Yusril Ihza Mahendra, the former justice and human rights minister, has mounted a legal challenge to President Susilo Bambang Yudhoyono’s decision to slash the prison sentence of Australian drug smuggler Schapelle Corby.
Yudhoyono cut five years from Corby’s 20-year sentence for drug trafficking last month after she appealed for clemency.
Yusril, one of the country’s most prominent lawyers, filed the lawsuit on Thursday with the State Administrative Court, on behalf of the National Movement Against Drugs (Granat).
Speaking to reporters after filing the lawsuit, Yusril said that all decisions made by state officials, including the president, could be challenged.
“Our legal challenge against the President’s decree is clearly allowed under the law,” he said.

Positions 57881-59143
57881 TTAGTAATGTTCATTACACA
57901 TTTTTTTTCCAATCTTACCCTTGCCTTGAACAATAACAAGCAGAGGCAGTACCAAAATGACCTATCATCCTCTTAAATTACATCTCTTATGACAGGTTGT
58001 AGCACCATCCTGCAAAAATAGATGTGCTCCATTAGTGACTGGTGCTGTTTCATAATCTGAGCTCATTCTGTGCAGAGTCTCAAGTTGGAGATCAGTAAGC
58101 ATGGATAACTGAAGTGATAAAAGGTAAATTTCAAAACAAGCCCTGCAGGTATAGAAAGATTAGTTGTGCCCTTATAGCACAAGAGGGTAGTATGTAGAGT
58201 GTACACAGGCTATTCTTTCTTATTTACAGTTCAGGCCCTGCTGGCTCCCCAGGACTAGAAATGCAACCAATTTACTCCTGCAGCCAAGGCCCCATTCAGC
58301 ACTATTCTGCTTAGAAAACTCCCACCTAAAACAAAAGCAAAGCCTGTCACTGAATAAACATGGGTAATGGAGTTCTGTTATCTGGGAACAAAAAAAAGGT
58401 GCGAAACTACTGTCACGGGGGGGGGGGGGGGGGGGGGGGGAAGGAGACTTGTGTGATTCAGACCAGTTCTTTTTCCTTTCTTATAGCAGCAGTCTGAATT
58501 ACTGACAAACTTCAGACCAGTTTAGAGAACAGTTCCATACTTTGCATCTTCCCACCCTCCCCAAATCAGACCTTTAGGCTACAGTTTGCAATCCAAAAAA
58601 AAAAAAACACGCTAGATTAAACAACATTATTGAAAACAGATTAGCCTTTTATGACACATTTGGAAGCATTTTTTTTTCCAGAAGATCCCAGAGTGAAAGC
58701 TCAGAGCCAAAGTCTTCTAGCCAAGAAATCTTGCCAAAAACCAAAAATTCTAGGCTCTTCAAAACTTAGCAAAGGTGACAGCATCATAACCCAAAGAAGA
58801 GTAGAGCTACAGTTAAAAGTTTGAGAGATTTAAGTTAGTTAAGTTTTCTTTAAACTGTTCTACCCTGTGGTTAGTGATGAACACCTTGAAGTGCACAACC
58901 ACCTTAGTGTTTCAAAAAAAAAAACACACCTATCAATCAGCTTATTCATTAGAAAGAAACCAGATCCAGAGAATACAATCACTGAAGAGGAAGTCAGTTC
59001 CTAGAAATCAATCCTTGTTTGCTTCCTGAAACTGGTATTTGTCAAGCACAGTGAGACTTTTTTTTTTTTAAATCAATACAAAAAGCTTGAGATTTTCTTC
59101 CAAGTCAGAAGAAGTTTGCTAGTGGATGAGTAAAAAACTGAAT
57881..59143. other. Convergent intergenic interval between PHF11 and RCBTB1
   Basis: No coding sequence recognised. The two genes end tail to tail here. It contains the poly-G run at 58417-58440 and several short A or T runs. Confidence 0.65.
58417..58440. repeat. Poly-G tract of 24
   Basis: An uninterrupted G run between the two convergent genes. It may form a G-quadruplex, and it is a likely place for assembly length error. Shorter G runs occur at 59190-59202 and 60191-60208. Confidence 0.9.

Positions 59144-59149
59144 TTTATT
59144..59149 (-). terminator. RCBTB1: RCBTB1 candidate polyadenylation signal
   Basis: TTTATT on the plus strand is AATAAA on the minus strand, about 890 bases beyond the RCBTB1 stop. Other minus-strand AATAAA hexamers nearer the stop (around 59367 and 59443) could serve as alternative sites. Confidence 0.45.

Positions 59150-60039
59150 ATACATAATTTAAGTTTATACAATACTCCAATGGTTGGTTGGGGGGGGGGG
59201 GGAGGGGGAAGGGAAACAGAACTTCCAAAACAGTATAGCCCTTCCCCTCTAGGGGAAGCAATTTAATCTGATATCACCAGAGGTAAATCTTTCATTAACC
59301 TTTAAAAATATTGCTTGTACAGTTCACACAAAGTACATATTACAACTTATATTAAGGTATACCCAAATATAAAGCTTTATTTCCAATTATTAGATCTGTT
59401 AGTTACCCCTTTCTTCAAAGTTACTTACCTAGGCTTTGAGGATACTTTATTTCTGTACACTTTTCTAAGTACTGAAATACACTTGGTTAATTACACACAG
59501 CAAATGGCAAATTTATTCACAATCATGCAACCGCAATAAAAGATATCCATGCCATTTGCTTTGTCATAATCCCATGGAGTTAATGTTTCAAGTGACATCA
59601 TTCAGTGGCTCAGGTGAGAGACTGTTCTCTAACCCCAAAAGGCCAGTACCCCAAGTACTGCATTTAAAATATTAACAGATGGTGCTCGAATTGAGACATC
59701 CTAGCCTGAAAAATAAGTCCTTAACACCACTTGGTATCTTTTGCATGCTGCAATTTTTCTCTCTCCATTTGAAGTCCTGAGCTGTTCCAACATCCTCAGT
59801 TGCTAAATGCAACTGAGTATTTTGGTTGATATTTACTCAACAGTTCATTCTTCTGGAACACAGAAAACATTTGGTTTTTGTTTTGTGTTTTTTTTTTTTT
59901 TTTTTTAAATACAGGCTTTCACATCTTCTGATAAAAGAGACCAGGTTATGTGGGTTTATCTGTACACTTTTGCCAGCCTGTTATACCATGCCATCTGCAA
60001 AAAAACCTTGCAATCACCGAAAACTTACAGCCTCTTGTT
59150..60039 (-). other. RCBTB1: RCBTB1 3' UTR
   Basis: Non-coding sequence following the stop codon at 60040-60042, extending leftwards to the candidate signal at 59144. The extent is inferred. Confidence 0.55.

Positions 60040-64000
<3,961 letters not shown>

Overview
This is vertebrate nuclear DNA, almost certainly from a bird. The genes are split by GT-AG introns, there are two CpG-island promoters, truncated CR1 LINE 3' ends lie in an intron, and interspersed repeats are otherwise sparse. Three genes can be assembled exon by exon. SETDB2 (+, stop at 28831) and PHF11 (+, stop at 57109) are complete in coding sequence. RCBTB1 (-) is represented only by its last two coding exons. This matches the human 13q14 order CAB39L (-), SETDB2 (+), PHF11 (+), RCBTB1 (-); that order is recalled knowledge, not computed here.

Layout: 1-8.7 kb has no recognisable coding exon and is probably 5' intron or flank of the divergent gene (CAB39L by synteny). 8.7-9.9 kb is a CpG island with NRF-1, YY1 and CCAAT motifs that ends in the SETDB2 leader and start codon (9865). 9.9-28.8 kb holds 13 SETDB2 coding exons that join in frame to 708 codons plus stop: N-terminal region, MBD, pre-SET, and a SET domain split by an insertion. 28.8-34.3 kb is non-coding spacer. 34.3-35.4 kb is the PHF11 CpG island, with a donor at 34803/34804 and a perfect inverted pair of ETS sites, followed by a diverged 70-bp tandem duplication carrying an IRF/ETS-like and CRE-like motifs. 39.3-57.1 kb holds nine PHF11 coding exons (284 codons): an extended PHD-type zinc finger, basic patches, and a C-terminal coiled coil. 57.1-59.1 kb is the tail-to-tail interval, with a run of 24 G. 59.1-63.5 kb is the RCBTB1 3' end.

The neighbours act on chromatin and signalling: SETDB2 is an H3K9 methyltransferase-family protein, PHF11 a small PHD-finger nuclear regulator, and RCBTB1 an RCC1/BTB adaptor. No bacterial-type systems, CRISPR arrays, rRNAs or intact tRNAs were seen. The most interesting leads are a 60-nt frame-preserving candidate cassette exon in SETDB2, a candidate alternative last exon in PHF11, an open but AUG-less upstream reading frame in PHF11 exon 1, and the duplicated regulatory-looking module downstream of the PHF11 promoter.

Yusril has notched up several high-profile victories against the government, including the dismissal of then-Attorney General Hendarman Supandji.
Opposition lawmakers and antidrug activists have criticized Yudhoyono for cutting Corby’s jail term, saying it undermined the country’s effort to combat drug trafficking. Others accused Yudhoyono of bowing to pressure from Canberra in granting Corby’s plea for clemency.
Yusril said the decision to slash Corby’s sentence contradicted the government’s policy to take a strict line on graft, drug and terrorism, all of which have been defined as extraordinary crimes. He said he feared the decision could set a bad precedent for the country’s fight against drugs.
The lawyer also argued that the president’s authority to grant clemency, enshrined in the Constitution, could be challenged because it had been amended.
Prison officials said that the clemency, combined with a series of remissions handed out every year since Corby was jailed in 2005, would see the convict released in 2017, or even earlier if granted paroled.